To test the performance of a streaming video on the device we played a 1080p YouTube video on the system in quarter scale mode and then in full screen mode. In quarter scale mode and in full screen mode we didn’t notice any dropped frames. The audio played flawlessly through a headset plugged in to the device.

To test the performance of local video and audio we used the libde265 player to play a 640 x 360 30 fps video that was stored locally on the system in quarter scale mode and then in full screen mode. We didn’t notice any frame drops in either mode. We also played a 4K (4096 x 1720 @ 24 fps) video and found that it played with only a barely noticeable jitter. The audio played flawlessly through a headset plugged in to the device during all the tests.

Intel NUC0NUC10i7FHN 4k

NUC10i7FNH vs. NUC8i7BEH

Invariable Intel’s new NUC10i7FNH will be compared to the 8th generation NUC8i7BEH. Below is comparison of the key hardware components. As this chart shows, and our testing proves out the NUC10i7FNH with its 6 cores, higher max clock speed and support of 64GB of DDR4 2666 RAM can handle simultaneous processes and heavily multi-threaded applications better than the NUC8i7BEH. It also has a more advanced WiFi chip. Its GPU is less powerful that the one in the NUC8i7BEH however if you are not doing GPU intensive applications, such as gaming, CAD, or video editing the GPU in the NUC10i7FHN should be fine.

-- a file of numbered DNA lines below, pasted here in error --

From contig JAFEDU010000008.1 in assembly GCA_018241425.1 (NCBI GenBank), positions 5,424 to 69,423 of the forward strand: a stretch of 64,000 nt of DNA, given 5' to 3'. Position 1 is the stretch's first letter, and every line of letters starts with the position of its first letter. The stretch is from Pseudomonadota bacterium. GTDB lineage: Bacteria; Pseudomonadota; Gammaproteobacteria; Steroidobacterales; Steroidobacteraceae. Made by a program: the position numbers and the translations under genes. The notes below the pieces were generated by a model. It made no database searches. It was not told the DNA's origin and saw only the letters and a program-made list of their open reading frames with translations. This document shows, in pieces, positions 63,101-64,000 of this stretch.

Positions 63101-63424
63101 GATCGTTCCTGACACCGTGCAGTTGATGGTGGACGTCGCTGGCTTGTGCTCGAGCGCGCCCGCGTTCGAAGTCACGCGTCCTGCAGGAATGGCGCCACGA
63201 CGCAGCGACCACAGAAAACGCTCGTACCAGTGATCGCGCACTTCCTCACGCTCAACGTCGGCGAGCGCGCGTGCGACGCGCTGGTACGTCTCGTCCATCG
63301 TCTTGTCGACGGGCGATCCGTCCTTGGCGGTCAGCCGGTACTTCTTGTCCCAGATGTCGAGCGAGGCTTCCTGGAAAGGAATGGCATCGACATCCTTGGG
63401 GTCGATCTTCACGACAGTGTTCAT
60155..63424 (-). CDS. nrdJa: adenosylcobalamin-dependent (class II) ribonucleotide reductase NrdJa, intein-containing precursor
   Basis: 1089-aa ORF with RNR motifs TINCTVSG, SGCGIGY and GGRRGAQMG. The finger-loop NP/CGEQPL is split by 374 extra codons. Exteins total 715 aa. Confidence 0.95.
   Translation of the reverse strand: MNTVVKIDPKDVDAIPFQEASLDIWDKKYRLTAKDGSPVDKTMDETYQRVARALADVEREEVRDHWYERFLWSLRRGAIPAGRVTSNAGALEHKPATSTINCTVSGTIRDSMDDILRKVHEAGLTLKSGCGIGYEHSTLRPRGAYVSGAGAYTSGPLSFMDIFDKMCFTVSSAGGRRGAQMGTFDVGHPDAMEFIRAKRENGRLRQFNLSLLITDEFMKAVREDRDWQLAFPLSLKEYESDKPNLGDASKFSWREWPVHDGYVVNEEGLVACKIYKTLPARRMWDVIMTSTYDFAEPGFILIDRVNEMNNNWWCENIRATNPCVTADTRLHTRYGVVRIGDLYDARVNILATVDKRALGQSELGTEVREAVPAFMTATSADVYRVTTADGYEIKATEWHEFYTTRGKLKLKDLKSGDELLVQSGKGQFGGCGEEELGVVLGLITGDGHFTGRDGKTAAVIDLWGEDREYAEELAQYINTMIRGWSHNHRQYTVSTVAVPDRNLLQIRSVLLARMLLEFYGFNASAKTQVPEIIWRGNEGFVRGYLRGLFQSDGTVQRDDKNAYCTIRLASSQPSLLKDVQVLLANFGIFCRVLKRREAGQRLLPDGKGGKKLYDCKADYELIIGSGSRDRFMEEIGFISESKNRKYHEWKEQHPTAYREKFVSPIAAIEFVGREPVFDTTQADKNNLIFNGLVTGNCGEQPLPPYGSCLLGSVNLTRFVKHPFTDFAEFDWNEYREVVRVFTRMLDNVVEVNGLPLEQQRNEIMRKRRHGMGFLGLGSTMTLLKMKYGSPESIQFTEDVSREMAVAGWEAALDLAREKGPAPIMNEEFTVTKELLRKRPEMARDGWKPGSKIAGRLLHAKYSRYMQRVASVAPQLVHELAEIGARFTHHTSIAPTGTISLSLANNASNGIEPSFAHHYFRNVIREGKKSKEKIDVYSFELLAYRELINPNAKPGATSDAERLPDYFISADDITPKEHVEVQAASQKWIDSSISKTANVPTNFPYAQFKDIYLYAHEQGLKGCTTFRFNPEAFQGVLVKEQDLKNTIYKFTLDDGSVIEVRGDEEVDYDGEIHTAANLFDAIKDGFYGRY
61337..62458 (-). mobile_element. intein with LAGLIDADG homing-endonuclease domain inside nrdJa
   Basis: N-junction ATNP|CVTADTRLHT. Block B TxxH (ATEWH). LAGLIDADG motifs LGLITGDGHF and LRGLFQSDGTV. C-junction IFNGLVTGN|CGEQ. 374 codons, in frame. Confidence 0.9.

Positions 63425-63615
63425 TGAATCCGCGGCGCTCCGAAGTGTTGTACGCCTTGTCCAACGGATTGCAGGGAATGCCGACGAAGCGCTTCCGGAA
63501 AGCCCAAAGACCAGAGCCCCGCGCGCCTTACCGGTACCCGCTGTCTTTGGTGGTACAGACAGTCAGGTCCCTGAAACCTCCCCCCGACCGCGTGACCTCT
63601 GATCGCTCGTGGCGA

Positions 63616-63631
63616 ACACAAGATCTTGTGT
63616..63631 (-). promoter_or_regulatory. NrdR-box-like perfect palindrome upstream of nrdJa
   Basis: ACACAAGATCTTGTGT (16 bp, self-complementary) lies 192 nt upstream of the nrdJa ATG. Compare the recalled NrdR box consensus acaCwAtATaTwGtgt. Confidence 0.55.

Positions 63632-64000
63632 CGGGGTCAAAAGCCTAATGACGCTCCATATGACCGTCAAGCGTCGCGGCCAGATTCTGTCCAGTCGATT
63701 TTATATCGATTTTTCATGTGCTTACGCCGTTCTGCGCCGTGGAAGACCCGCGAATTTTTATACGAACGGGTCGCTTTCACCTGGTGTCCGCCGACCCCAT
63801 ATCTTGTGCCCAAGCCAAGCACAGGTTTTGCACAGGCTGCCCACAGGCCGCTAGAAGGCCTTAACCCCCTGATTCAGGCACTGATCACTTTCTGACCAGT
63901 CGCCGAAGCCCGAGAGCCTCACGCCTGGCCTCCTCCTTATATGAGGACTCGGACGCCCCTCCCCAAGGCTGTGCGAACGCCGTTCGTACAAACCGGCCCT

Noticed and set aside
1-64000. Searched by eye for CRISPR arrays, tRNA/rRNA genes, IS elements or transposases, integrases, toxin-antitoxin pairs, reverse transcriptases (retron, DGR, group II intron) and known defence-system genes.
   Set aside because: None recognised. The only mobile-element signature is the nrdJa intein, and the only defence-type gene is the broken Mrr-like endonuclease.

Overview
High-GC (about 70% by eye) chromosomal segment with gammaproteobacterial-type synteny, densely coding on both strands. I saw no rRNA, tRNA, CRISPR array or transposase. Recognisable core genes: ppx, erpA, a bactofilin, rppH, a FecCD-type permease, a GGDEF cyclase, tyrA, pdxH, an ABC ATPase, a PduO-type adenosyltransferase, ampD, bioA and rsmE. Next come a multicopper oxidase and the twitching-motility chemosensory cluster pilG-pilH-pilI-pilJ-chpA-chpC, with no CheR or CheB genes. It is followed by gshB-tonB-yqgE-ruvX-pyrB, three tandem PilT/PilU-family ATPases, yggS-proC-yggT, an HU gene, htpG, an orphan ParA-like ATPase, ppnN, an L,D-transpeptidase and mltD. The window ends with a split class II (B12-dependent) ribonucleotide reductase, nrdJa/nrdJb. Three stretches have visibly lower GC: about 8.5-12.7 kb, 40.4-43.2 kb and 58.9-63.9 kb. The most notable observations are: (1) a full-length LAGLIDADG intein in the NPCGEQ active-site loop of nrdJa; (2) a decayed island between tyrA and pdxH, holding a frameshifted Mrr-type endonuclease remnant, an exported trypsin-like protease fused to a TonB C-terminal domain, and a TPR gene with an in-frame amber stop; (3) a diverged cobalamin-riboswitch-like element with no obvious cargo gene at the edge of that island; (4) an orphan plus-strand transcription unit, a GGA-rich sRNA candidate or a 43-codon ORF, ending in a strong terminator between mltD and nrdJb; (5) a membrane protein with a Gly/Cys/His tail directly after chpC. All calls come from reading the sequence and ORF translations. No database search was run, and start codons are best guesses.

Feature NUC8i7BEH NUC10i7FNH
Processor i7-8559U
4 cores and 8 threads
Clock speed 2.7/4.5 GHz
6 cores and 12 threads
Clock speed 1.1/4.7 GHz
GPU Iris Plus Graphics 655
48 Execution Units
Intel UHD Graphics 620
18 Execution Units
RAM 2 x DDR4 2400
Support for 32 GB
2 x DDR4 2666
Support for 64 GB
WiFi Intel Wireless-AC 9560
Max speed 1.73 Gbps
Intel AX 201
Max speed 2.4 Gbps


One oddity that we found on the NUC10i7FNH is that it’s LED on indicator is a lot dimmer than that one on the NUC8i7BEH. It was a minor thing but in bright light it did make it difficult to tell if it was on.


We continue to be impressed by the NUC build quality and by how much power Intel can put into these small form factor systems. The Intel NUC 10 NUC10i7FNH can be purchased as a kit and the purchaser can equip it as they see fit or it can be purchased fully configured with RAM and storage. For those that are willing to sacrifice the 2.5” drive slot they can get the slightly shorter NUC10i7FNK system. The NUC10 family can also be purchased with a i3 or i5 processor.

It does have very good connectivity with its 3 external USB 3.1 ports and single USB Type-C Thunderbolt connector. It supports a single SATA drive, and a single M.2 drive. This is the first NUC system that supports 64GB of RAM.

Although not extensively tested we did find that the built-in Wi-Fi worked well, and the WLAN module is capable of up 2.4 Gbps. The system has a three-year international limited warranty.

Based on the performance of the benchmarks and the ad-hock testing that we performed on the system we feel that it would make a very good power-user system for demanding office users that use typical office applications, does demanding web browsing, and plays streaming videos. With its 6 cores and support for 64 GB of RAM it will be able to crunch through complex calculations from multi-threaded programs.

The more adventurous have found that they can install a hypervisor such as ESXi on it, in fact NUC systems have found quite a following in home labs.

Intel NUC 10 NUC10i7FNH